journal
https://read.qxmd.com/read/38368074/the-parasomnias-what-lies-beneath
#1
EDITORIAL
Alon Y Avidan
No abstract text is available yet for this article.
March 2024: Sleep Medicine Clinics
https://read.qxmd.com/read/38368073/trauma-associated-sleep-disorder
#2
REVIEW
Daniel A Barone
Trauma-associated sleep disorder (TASD) is a recently described parasomnia that develops following a traumatic event. It consists of trauma-related nightmares, disruptive nocturnal behaviors, and autonomic disturbances, and shares similarities with post-traumatic stress disorder and rapid eye movement behavior disorder. The underlying pathophysiology of TASD and how it relates to other parasomnias are still not entirely understood; proposed treatment is similarly nebulous, with prazosin at the forefront along with management of comorbid sleep disorders...
March 2024: Sleep Medicine Clinics
https://read.qxmd.com/read/38368072/rapid-eye-movement-sleep-behavior-disorder-management-and-prognostic-counseling
#3
REVIEW
Roneil Malkani
Management of rapid eye movement sleep behavior disorder (RBD) includes reducing injurious dream-enactment behaviors, risk of injury to self and bedpartner, and vivid or disruptive dreams and improving sleep quality and bedpartner sleep disruption. Safety precautions should be reviewed at each visit. Medications to reduce RBD symptoms such as melatonin, clonazepam, pramipexole, and rivastigmine should be considered for most patients. Isolated RBD confers a high lifetime risk of neurodegenerative diseases with a latency often spanning many years...
March 2024: Sleep Medicine Clinics
https://read.qxmd.com/read/38368071/rapid-eye-movement-sleep-behavior-disorder-clinical-presentation-and-diagnostic-criteria
#4
REVIEW
Brandon M Jones, Stuart J McCarter
Rapid eye movement (REM) sleep behavior disorder (RBD) classically presents with repetitive complex motor behavior during sleep with associated dream mentation. The diagnosis requires a history of repetitive complex motor behaviors and polysomnographic demonstration of REM sleep without atonia (RSWA) or capturing dream enactment behaviors. RSWA is best evaluated in the chin or flexor digitorum superficialis muscles. The anterior tibialis muscle is insufficiently accurate to be relied upon solely for RBD diagnosis...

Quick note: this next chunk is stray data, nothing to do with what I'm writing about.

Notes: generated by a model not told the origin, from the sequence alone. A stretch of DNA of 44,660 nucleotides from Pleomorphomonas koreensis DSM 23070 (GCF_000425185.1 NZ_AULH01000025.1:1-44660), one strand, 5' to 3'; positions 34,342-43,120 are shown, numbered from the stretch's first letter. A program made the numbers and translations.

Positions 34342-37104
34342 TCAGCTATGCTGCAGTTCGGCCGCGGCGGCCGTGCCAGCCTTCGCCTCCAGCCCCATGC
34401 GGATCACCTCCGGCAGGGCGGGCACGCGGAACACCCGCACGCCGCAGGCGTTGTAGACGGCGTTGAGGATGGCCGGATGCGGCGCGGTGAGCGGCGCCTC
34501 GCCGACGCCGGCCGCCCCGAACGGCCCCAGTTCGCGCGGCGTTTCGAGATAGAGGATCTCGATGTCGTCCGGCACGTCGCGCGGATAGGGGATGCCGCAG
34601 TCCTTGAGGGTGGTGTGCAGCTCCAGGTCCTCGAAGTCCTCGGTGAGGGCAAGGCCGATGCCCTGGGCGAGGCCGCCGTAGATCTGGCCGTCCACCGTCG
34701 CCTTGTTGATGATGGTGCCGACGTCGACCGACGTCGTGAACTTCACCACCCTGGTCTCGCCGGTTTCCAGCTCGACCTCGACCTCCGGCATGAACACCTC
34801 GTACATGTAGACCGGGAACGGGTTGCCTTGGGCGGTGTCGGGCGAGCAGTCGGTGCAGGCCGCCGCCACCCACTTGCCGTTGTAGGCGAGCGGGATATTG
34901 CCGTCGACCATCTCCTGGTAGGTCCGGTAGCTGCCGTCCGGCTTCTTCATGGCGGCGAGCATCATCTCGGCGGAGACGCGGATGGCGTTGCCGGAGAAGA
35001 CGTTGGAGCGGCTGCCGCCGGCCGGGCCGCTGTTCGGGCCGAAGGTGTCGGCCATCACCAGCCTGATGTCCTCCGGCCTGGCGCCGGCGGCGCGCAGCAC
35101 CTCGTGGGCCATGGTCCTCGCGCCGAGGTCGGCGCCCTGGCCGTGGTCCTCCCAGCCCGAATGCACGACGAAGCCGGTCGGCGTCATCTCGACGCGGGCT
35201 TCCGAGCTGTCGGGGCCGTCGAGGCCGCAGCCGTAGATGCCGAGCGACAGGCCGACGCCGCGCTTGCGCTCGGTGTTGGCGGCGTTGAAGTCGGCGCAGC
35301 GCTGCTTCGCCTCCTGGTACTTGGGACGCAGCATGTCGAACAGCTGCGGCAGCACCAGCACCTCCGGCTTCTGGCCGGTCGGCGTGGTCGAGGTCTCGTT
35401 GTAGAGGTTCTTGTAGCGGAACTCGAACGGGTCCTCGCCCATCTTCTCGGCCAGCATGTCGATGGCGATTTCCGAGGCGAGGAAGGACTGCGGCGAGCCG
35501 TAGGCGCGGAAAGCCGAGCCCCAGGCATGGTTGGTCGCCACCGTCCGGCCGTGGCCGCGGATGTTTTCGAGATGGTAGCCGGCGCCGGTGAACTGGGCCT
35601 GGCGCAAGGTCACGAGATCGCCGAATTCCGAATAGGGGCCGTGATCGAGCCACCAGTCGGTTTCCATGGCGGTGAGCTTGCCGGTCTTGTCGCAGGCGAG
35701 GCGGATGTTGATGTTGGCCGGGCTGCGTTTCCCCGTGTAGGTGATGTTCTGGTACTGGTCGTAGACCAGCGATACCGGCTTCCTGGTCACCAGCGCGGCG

March 2024: Sleep Medicine Clinics
https://read.qxmd.com/read/38368070/sleep-terrors
#5
REVIEW
Muna Irfan
Sleep terrors, categorized under disorders of arousal, more prevalent in pediatric population, generally are self-limited but sometimes can persist or occur in adulthood. These are primed by factors enhancing homeostatic drive on backdrop of developmental predisposition and are precipitated by factors increasing sleep fragmentation resulting in dissociated state of sleep with some cerebral regions showing abnormal slow wave activity and others fast activity. This phenotypically evolves into abrupt partial arousal with individual arousing from N3 or N2 sleep with behaviors representing intense fear such as crying with autonomic hyperactivity...
March 2024: Sleep Medicine Clinics
https://read.qxmd.com/read/38368069/sleep-related-eating-disorder
#6
REVIEW
Melissa C Lipford, R Robert Auger
Sleep-related eating disorder is a non-rapid-eye movement parasomnia typified by recurrent episodes of eating/drinking following arousals, with associated partial/complete amnesia. Adverse health consequences and quality of life impairments are common. The condition can be idiopathic but most often accompanies unrecognized/untreated comorbid sleep disorders and/or is induced by psychoactive medications. As such, management consists of addressing comorbidities and removing potentially offending medications. While a thorough clinical history is often sufficient, additional sleep testing may help identify coexisting sleep disorders and/or other phenomena that may cause arousals...